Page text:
BC Ferries hits customers with double whammy


BC Ferries delivered a double dose of bad news to passengers last week.

On April 1, fares will go up an average of more than three per cent on major routes and more than six per cent on others. Fares on major routes will increase by $2 to $61.50 for a car and driver while passenger fares will be $14.25, up from $13.75. To calculate the impact on your pocketbook, visit

While few would consider the April Fool's Day fare hike a laughing matter, many more are decidedly not amused with the corporation's decision to seize $1,190,927 in pre-paid fares.

BC Ferries will not honour 15,765 prepaid trips purchased through Assured Loading Tickets (ALT) or Coast Cards. In the past, the pre-paid passes were good for two years but could reloaded or redeemed.

Last April, BC Ferries changed the rules, making the cards worthless six months after the two-year expiry date.

Complaints have been voiced by those who had purchased ALT and Coast Cards, expressing outrage their cards had no value and couldn’t be reloaded as they had in the past, due to the changed rules.

In an interview with the Record, Deborah Marshall, media director for BC Ferries, explained the corporation's move.

“We do want to clarify for your readers in your area that when we’re talking about the Experience Card we don’t mean the pre-paid or pre-loaded value that customers have.

“You probably have customers going over to Denman-Hornby or Quadra-Cortes, something like that. That’s not those customers. It’s the assured loading product.

"It’s a little bit confusing, because with the stored value on the Experience Card for the minor routes, that is like a gift card that the customers would load on a particular value, such as a Starbucks card.

(According to the BC Ferries’ website, the Experience Card gives cardholders the opportunity to purchase ALT and load money onto their card while Coast Card holders are able to purchase only ALT on their cards).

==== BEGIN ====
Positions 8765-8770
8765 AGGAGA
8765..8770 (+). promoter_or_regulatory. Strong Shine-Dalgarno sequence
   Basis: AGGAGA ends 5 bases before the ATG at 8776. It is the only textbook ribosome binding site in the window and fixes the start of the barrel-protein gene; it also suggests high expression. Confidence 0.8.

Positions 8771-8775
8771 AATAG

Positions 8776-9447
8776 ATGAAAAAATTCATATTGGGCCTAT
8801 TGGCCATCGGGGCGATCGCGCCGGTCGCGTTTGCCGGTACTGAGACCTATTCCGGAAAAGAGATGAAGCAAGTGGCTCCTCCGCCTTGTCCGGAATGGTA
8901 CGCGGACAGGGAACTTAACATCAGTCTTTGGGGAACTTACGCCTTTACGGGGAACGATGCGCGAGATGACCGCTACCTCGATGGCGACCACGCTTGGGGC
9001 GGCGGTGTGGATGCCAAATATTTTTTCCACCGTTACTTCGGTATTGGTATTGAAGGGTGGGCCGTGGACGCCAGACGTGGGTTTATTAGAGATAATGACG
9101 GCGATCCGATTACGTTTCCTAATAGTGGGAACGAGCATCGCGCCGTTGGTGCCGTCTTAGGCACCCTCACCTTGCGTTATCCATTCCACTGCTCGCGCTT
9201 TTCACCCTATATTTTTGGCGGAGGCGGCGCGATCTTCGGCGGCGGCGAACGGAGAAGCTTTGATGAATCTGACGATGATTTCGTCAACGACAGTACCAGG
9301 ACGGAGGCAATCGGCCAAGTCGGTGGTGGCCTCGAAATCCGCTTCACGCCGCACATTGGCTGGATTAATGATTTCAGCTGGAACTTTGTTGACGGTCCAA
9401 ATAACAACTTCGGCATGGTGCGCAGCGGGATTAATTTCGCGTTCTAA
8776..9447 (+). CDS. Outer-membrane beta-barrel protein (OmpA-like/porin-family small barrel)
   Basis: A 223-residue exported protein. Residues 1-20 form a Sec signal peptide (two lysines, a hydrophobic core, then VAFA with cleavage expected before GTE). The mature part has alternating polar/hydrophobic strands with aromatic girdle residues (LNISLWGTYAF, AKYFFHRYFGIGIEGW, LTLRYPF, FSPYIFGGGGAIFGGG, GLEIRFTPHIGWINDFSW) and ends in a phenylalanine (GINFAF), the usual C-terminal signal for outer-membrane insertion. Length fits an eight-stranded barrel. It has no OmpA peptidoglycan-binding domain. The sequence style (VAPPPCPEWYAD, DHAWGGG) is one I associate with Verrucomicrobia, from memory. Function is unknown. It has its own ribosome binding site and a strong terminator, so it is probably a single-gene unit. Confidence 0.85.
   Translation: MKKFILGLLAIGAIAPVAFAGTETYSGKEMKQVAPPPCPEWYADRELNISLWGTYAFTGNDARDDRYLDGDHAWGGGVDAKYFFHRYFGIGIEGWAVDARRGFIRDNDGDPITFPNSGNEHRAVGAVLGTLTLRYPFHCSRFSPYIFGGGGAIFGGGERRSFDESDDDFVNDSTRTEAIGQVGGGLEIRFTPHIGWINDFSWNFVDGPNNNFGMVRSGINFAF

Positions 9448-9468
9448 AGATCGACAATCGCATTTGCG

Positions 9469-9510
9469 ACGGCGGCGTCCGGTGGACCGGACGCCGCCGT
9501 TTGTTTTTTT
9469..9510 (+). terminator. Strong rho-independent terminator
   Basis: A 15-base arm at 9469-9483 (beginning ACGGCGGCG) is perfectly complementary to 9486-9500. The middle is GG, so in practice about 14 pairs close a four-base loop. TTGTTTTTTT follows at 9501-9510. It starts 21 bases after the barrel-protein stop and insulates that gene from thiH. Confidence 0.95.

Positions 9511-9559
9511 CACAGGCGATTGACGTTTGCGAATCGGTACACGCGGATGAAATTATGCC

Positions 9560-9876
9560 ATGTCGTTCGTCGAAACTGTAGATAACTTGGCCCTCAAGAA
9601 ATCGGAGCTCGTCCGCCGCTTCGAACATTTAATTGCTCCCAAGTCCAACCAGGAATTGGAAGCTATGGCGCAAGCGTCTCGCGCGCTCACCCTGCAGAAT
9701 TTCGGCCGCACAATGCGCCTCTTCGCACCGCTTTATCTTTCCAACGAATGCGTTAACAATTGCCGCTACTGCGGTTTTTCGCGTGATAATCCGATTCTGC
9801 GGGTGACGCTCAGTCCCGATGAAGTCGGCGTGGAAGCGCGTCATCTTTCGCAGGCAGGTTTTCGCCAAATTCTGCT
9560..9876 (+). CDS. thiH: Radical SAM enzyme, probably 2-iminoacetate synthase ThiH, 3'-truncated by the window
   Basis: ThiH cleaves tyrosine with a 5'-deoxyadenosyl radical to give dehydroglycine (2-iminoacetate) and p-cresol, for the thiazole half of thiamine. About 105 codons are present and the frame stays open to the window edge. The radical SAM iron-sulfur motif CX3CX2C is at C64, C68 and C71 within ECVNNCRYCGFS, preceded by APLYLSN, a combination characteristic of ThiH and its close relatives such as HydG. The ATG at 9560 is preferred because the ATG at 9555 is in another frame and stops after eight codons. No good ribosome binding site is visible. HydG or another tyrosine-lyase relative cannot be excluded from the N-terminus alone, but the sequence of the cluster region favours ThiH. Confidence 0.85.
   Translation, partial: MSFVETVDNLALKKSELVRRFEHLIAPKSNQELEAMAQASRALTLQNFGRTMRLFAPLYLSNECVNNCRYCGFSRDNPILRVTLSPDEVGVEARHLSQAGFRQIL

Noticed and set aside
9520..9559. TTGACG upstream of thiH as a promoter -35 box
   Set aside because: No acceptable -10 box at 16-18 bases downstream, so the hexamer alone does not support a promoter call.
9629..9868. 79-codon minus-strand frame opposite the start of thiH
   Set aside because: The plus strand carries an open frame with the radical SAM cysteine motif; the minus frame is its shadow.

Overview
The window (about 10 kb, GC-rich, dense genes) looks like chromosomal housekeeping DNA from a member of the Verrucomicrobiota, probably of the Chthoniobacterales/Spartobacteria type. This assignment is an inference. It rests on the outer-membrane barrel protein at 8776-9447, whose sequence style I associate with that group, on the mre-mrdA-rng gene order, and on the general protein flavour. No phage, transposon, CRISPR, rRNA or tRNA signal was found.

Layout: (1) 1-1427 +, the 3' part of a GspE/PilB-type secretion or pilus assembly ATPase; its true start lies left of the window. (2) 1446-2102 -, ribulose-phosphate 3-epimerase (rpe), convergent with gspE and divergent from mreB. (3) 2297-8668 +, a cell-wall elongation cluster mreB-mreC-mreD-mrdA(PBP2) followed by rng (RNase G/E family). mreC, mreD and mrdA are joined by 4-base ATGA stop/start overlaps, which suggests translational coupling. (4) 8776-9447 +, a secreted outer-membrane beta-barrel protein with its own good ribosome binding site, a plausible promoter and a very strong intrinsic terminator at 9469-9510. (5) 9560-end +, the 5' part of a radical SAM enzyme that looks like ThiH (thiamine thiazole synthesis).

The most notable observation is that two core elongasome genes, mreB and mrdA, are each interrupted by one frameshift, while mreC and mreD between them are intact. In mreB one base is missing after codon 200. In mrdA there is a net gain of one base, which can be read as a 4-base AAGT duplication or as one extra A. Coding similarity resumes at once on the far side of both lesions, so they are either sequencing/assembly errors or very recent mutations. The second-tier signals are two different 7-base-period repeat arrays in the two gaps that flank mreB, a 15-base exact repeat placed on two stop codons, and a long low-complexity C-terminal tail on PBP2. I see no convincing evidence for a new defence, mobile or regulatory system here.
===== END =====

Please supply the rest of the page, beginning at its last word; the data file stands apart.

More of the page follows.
“Assured loading is for the Lower Mainland-Vancouver Island routes, the three big routes. And that it is a premium product customers can purchase that has a two-year expiry on it,” Marshall explained.

“You want to differentiate because I know there’s been some confusion with customers calling us from the minor routes saying, ‘Oh I didn’t realize my stored value expired.’

“We’ve always had a rule they (ALT) had a two-year expiry. That’s been in place since 1983. As of April of last year we started enforcing the two-year expiry,” said Marshall.

She added BC Ferries made concerted efforts to let passengers know the two-year expiry was going to be enforced.

“Any customer with an Experience Card registered with us that we had their e-mail address we sent them two separate e-mails.

“There were also handouts at ticket booths. Every time a customer used their Experience Card for assured loading we would give them a brochure that talks about the two-year expiry and the enforcement of the two-year expiry. And also when they used their (ALT) they were given a receipt that said you have x number of assured loading left and they expire on whatever date it was.

“To top it off, within six months after they (ALT) expire we allow the customer, if they have any value left — for example two assured loading trips left — to apply that money toward the purchase of 10 more Assured Loading trips.” (ALT tickets are available only in lots of 10: on the Tsawwassen-Swartz Bay run, 10 ALT tickets cost $1,250).

Paul Ryan of the Ferry Advisory Committee Chairs (representing Quadra-Cortes) said the $1.2 million was for assured loading passes for the major ferry routes (Vancouver-Nanaimo, Vancouver-Langdale and Vancouver-Victoria). "The prepaid passes that we use are for regular tickets," he explained.


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